At first, it hardly seemed real.
In the space of five minutes on Wednesday morning, three cars backed into spots on Boylston Street by Trinity Church.
Which meant three spots had opened up. Three.
Was this Boston?
Many of us have frittered away weeks, possibly months, of our lives, crawling along that block, and others like it, dreaming of such a thing — a break in the car rank that isn’t a hydrant or handicapped ramp. We’ve ignored the honks and middle digits of drivers trying to get somewhere as we inched along, peering and praying. We have double-parked, scanning the horizon for movement, ready to pounce. Detecting a blessed vacancy, we have crossed lanes and dodged pedestrians to perform feats of microsurgical parking. And by God, once we got a spot, we stayed there, even if it meant a $25 ticket.
Are those days gone? City Hall says yes, if parking rate hikes do here what’s they’ve done in other cities. Under the pilot project launched this week, meter rates have tripled to $3.75 an hour at about 1,600 meters in the Back Bay, and will rise at variable rates of up to $4 an hour at 600 meters in the Seaport District — the two neighborhoods where the search for parking is most likely to drive motorists round the bend.
Make street parking more expensive, the theory goes, and people will be less likely to use on-street spots for longer than they should, especially when the higher meter rate plus a parking ticket make the street as pricey as a garage. Spots will open more often.
And since drivers searching for parking account for a whopping 30 percent of the cars in congested neighborhoods, higher meter fees also should mean less traffic. That, in turn, lowers emissions. It also leads to fewer distracted drivers — excellent news for walkers and bikers.
It will also surely mean fewer cars, period, in those neighborhoods. It would be delightful if our public transportation system was equal to the higher ridership the new policy will prompt. Perhaps more T riders will put extra pressure on a state administration with a severe allergy to revenue-raising, prompting it to finally pay up for the system we deserve. Well, we can dream.
It’s too soon to tell if the fantasy that played out on Boylston on Wednesday was a fluke or a result of the new policy. But there will certainly be more scenes like it — especially if the city decides, after collecting more data, that getting obdurate Bostonians to change their habits requires meter rates to be even higher.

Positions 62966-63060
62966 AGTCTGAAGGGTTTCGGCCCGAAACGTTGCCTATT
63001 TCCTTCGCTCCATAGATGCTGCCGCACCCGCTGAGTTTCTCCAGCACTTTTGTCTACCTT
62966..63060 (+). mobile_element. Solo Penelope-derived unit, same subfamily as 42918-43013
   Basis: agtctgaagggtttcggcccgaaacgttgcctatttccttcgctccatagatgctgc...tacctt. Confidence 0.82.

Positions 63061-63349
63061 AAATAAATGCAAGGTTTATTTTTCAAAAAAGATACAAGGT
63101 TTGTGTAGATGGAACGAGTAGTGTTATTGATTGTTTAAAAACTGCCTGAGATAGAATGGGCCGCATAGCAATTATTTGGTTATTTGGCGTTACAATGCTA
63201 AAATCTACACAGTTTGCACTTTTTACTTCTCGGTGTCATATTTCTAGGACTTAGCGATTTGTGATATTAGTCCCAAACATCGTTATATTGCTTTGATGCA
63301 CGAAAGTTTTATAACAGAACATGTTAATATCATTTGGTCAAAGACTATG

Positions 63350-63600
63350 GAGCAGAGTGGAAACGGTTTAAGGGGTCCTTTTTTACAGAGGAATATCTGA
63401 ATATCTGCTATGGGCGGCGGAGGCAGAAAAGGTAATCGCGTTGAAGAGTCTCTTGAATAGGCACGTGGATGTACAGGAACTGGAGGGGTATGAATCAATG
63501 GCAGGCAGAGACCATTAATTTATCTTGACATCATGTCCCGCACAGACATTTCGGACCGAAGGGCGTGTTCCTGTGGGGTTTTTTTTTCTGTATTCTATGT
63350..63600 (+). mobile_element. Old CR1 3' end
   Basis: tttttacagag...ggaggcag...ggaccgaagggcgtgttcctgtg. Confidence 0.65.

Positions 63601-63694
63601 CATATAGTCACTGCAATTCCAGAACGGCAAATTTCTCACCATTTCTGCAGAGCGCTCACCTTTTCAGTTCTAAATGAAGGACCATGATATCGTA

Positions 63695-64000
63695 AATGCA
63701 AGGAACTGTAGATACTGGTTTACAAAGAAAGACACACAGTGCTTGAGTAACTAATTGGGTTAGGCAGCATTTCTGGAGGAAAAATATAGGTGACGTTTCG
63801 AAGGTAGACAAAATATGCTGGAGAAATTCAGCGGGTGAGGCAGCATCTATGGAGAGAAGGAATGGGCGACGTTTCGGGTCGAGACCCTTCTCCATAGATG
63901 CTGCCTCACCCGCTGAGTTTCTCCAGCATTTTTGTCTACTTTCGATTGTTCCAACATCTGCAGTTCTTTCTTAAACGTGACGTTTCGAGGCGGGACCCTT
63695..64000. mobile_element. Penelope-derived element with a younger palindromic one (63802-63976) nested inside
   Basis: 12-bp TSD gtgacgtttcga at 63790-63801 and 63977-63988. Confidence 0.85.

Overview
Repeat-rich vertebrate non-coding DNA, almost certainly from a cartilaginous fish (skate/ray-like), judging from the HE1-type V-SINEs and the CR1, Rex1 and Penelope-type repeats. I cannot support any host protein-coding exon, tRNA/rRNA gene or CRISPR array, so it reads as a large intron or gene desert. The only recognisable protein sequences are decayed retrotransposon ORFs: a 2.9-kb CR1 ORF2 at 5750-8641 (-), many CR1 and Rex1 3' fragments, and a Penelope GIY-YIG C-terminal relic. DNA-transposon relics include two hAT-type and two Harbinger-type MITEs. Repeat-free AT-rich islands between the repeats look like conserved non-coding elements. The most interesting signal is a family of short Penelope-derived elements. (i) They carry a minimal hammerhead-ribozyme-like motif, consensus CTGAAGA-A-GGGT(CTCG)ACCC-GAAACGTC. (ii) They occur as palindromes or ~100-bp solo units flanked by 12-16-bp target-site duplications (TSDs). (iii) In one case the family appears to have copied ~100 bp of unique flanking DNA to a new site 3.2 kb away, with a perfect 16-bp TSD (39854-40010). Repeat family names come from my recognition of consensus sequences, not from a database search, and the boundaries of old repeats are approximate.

Yes, there will be angry drivers. One told the Globe the increases had him considering moving to another state (he was joking, presumably). But Boston has long offered a ridiculously good deal to street parkers: Our $1.25 an hour is comically low compared to some other places, which charge up to $6.50. We are subsidizing motorists when the city’s health, and that of the environment, cries out for fewer cars. And there are plenty of benefits to offset the hurt.
Take the pilot citywide and it could change the way we get around. If enough cities adopt the approach, it could fuel something of a revolution for public transportation — and the air we breathe. There aren’t many things for progressives to smile about these days, but this prospect could be one.
Now more than ever, cities — and policies that make them more liveable — are our greatest hope. Voters just elected a president who appears not to believe in most of what government does. He has selected Cabinet secretaries who are inexperienced, daft, eager to eliminate the departments they’ll lead, or some combination of all three. We’re entering an era in which those in power seem fine with — or at least determined to ignore — the planet frying.
But City Halls still brim with idealists. They can make change happen, change you notice, even with what seem like small shifts.
The new parking policy might be a pain in the neck. It’s also visionary.